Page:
Example: "I believe that anyone who can code efficiently is a good software engineer, but great software engineers are those who never stop learning. They're interested in new technologies and stay updated with best coding practices. Being curious and willing to learn new thing is important because the programming landscape changes rapidly and there are constantly new operating systems and programming languages. Great software engineers also always maintain a positive attitude and always find ways to improve themselves."

5. How do you keep up to date with the latest software engineering technologies?

Companies usually want to hire employees who are passionate about their professions and dedicate time to improving their skills and knowledge. When an interviewer is asking you this question, they want to know if you can continuously add value to a company in the long term. Your answer can cover how you stay updated with the latest software engineering trends or how you teach yourself new programming languages. Ensure your answer shows that you have a keen interest in software engineering.

Example: "As a software engineer, I think it's vital to keep up to date with the latest software engineering technologies. I've subscribed to various technology blogs and journals that share the latest industry news, trends and research. I'm also a member of a software engineering society and regularly attend online networking events and seminars."

6. When is a time you encountered a difficult software development problem? How did you solve the problem?

Interviewers often ask behavioural and situational interview questions to understand how you respond to challenges. Use these questions as an opportunity to show how you've learned and grown from past challenges and your approach to solving problems. Consider using the STAR method, which stands for situation, task, action and result, to keep your answers clear and concise.

Example: "I was interning at a small tech company in college and my manager asked me to build an extract, transform, load (ETL) process. After several tests, optimisations and debugging, I still wasn't able to get the run time down to an acceptable level. After taking a break and approaching the problem from a different perspective, I discovered I could solve the problem using multi-threading to run multiple batches of data through the ETL in parallel rather than recursively. In the end, I achieved the run time I desired."

Related: What Does a DevOps Engineer Do? (Plus Skills and Education)

7. What is the difference between black box and white box testing?

Your interviewer may ask you a variety of technical definition questions that test your knowledge of specific software engineering concepts. When responding to technical questions like this one, define the basic terms and review the primary considerations you're expected to know. You can also add details explaining how to use those terms in software engineering.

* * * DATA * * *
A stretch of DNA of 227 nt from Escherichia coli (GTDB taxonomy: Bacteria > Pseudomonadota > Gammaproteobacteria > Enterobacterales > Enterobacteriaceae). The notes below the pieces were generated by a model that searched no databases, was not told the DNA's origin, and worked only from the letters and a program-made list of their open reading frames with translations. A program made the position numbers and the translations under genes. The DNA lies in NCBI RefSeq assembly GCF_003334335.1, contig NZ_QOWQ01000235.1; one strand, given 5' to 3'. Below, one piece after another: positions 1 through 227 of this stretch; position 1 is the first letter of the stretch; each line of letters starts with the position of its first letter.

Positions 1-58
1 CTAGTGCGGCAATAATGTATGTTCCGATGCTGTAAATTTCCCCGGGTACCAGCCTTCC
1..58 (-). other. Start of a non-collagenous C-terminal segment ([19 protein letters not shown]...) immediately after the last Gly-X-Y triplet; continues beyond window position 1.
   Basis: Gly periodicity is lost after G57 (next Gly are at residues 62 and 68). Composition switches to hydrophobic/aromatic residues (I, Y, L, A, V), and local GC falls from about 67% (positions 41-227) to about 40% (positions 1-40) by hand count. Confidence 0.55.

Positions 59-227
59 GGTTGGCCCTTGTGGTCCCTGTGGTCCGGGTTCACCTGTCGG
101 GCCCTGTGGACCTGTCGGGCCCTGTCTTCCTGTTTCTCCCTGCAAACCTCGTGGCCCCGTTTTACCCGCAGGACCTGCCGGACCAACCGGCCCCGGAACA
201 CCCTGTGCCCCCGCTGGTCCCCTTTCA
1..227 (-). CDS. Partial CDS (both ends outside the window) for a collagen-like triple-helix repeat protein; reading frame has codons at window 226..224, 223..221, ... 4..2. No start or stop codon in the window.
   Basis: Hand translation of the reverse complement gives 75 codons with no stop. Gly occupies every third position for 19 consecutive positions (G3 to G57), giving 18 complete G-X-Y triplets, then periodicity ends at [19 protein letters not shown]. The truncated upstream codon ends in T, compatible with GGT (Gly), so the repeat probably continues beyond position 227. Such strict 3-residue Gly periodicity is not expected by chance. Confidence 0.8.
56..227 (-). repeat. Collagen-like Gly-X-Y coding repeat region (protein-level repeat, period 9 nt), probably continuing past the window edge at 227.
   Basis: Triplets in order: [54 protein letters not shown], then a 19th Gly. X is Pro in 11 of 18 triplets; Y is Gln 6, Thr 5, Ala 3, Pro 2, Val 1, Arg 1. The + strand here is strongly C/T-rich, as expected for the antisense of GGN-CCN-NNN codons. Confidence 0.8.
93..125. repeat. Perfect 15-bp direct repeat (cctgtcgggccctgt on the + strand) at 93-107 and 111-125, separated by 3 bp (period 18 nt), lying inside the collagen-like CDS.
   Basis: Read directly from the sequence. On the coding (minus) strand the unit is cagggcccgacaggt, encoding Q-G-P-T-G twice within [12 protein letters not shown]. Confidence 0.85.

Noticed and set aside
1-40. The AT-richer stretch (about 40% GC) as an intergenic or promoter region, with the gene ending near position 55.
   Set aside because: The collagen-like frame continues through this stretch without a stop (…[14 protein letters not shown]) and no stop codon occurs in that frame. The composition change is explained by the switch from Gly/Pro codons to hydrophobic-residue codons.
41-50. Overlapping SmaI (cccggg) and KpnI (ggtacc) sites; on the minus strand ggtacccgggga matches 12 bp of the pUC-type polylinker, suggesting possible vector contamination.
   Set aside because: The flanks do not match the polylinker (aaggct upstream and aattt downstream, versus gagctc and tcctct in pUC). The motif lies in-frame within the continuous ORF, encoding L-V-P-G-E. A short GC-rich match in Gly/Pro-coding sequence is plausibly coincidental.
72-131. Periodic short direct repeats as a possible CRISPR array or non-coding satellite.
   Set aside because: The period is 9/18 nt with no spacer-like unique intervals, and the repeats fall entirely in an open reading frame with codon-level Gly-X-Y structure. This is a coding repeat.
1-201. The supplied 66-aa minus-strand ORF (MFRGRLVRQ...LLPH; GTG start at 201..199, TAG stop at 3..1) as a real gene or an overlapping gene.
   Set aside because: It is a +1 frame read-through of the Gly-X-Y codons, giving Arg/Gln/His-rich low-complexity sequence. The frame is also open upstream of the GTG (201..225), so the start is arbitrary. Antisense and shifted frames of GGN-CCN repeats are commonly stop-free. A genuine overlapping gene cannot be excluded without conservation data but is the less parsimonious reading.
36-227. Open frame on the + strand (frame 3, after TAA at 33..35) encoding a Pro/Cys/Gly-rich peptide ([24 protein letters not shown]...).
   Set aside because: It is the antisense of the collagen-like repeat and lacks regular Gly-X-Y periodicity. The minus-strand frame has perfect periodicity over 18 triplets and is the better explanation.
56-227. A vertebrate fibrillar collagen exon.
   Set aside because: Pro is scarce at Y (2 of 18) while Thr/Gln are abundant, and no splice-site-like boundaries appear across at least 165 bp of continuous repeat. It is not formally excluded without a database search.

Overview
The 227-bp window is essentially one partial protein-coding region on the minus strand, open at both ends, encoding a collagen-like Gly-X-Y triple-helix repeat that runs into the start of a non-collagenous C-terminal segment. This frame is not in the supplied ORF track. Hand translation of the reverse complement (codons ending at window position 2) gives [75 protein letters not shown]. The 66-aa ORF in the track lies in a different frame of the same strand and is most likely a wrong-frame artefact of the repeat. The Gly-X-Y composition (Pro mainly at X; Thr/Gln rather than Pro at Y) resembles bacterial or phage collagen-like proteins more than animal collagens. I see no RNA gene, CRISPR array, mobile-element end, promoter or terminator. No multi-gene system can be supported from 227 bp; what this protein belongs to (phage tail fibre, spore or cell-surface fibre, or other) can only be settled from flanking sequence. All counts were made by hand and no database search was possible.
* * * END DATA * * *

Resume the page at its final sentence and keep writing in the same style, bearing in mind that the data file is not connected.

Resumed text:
Example: "White box and black box testing both validate a program's inputs and outputs. The difference between them is that white box testing also validates a program's implementation, whereas black box testing does not."

8. How would you describe an API to someone who knew nothing about programming?

Your interviewer may want to know if you're able to use simple language to explain a complex concept. Although software engineers usually don't communicate directly with a company's client, they still prepare documentation and training materials to help clients understand how to use specific software. Being able to explain highly specific, technical processes in simple terms can show excellent communication skills and a thorough understanding of a topic. Try to make your answer as basic as possible and avoid using jargon in your description.

Example: "API stands for application programming interface. APIs exist to allow programs to communicate with one another. Imagine you're in a restaurant and you're reading the menu. The restaurant's kitchen is a part of the system that prepares your order. The critical link which helps you communicate your order to the kitchen and bring the order to your table is missing. This is where a waiter is needed. A waiter is a messenger who connects your order with a restaurant's kitchen. The function of an API is similar to the role of a waiter in a restaurant."

Please note that none of the companies, institutions or organisations mentioned in this article are affiliated with Indeed.